Reality Meets Fiction

If you’re not a reality TV fan, then stop reading now.

If, however, you’ve ever gotten hooked on a reality show, like American Idol or Survivor or even The Real World, back in the day, then you might enjoy Carolyn Parkhurst’s satire Lost and Found.  The book is a fictionalized account of a TV show in which teams of two travel around the world, collecting clues, in a quest to win a million dollars.  The book is based, of course, on the show The Amazing Race (which in my opinion is the best reality show on TV, and god knows I’ve watched a lot of them).  The chapters are narrated by the contestants, and the book is more about the characters’ lives and relationships than it is about the competition, which provides the plot and context. This book is a beach read, no doubt, but probably quite entertaining.

The Washington Post gave it a good review (initial sign-in required). Here’s an excerpt:

But fortunately, what really interests Parkhurst is quiet, private agonies of love and shame, and on this score she delivers several surprisingly moving stories. As on “The Amazing Race,” the contest here is really just an excuse to bring together a diverse group of people who would otherwise never be thrown together. (Before reality TV, we had to rely on Lamaze classes or jury duty.)… Beyond the cameras and the manufactured “encounters” of this TV show, Parkhurst catches us again and again with these moments of real tenderness. Long before the end, the million dollars doesn’t matter; other things, far more important, are found here. And that’s reason enough to tune in.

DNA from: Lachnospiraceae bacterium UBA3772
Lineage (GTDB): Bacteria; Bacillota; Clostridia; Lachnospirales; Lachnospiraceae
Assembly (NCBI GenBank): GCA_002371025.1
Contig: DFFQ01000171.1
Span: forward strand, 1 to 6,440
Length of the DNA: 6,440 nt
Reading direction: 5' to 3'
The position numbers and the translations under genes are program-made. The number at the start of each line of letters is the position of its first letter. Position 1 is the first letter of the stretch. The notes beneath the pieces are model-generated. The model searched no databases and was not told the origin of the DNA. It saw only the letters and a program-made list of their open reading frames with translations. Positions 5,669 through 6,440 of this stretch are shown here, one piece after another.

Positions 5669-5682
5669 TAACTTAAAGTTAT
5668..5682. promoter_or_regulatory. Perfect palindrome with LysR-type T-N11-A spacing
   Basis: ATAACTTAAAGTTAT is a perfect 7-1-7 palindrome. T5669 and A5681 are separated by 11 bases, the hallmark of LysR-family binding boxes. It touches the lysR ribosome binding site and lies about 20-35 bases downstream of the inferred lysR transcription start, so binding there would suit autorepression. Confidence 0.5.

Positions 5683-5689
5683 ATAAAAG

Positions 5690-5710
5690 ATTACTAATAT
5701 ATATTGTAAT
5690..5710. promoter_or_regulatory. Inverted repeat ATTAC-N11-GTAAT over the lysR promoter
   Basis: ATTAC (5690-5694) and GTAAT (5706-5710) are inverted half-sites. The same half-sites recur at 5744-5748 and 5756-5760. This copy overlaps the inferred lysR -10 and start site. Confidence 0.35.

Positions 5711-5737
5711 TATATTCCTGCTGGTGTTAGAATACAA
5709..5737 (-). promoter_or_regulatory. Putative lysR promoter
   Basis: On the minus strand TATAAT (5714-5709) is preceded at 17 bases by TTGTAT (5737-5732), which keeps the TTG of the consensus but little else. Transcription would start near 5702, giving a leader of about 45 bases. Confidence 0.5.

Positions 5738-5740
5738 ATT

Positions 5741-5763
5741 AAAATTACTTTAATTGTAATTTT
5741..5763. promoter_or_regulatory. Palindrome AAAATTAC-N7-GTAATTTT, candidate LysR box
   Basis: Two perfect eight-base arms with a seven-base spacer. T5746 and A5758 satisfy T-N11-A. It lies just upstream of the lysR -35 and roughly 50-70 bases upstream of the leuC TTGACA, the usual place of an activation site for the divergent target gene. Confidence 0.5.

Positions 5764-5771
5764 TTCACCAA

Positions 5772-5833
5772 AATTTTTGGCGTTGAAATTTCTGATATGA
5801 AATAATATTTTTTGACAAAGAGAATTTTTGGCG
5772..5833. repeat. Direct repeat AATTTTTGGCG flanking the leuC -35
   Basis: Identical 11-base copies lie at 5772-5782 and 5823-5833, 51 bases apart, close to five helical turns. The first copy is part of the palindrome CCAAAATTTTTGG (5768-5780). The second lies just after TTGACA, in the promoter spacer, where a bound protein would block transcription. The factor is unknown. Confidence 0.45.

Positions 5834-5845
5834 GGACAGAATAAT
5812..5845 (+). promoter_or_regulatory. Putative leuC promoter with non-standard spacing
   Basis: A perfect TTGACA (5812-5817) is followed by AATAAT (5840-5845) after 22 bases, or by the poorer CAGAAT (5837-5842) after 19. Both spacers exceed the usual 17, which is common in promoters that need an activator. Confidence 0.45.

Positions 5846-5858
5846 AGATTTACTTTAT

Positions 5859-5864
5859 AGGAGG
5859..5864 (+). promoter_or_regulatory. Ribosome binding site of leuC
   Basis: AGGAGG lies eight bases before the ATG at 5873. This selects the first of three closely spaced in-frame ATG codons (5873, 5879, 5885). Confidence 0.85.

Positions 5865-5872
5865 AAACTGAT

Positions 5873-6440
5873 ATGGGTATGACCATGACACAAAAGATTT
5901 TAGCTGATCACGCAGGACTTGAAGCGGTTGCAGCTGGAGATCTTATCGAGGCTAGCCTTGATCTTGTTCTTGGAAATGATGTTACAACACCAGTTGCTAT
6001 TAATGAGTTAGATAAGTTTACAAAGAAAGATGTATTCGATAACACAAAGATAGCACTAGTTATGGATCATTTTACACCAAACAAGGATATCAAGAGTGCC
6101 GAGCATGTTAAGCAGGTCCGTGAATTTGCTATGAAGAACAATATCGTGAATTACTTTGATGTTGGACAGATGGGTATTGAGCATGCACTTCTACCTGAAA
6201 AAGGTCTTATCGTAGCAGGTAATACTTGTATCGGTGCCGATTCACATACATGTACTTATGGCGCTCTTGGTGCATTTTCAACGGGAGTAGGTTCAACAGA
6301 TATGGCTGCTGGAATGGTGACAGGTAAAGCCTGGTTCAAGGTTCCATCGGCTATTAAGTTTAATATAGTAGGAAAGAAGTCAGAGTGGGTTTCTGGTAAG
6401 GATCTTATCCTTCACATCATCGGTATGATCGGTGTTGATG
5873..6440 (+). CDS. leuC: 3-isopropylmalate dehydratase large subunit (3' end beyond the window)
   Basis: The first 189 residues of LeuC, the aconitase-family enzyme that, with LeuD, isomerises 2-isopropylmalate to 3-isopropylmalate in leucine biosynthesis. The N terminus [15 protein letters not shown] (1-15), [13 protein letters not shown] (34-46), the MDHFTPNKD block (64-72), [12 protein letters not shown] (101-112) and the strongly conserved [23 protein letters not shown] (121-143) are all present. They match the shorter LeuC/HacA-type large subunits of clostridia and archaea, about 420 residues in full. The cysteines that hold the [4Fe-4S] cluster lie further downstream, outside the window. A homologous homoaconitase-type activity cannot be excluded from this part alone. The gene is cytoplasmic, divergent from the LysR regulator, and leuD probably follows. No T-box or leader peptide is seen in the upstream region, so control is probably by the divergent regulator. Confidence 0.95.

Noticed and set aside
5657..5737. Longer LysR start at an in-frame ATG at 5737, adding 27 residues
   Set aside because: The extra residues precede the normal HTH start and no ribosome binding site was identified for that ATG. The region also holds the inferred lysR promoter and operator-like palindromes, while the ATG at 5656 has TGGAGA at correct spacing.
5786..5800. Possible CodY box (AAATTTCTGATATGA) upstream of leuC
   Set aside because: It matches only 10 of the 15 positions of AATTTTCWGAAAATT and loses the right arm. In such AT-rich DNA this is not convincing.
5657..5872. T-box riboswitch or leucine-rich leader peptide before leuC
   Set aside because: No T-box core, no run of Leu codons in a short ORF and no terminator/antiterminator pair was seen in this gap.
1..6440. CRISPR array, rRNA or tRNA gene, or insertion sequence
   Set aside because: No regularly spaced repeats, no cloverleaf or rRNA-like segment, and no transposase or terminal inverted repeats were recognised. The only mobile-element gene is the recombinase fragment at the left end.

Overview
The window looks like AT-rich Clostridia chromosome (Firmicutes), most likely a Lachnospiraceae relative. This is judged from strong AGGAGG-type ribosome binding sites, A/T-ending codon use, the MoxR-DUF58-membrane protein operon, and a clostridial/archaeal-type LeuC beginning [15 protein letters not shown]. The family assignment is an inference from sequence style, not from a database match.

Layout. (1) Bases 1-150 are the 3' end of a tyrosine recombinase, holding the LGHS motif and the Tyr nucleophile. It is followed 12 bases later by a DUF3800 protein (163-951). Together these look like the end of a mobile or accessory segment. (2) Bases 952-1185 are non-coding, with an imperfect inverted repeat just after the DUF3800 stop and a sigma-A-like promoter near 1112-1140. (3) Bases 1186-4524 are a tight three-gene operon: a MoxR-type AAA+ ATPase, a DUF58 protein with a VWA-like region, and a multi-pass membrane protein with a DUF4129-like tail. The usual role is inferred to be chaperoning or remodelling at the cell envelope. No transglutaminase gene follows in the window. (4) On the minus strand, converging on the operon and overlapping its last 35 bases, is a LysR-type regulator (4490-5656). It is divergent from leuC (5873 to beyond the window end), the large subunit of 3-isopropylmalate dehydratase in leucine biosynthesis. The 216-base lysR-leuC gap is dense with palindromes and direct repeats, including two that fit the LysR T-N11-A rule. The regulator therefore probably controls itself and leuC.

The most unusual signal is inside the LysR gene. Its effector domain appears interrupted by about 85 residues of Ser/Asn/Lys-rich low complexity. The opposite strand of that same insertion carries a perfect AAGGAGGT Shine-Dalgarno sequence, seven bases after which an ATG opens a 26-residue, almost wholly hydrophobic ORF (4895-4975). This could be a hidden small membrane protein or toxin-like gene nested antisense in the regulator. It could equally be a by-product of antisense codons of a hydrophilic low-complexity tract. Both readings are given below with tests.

And here’s this from Entertainment Weekly (subscription or log-in required): “Parkhurst, an astute student of reality TV, makes clever use of the genre’s conventions. Individual players have their own chapters, not unlike show ‘confessionals,’ and because they’re constantly being recorded, we don’t miss a second of satire so on-point, you’d swear you’ve already seen this series.” EW gave it a B+.

Here’s a Boston Globe review by Elinor Lipman and one from The Seattle Times. Amazon user reviews are pretty positive as well — all 4 or 5 stars.

Incidentally, the author is a DC resident who broke onto the literary scene in 2003 with her first book, The Dogs of Babel, which was also well-received.

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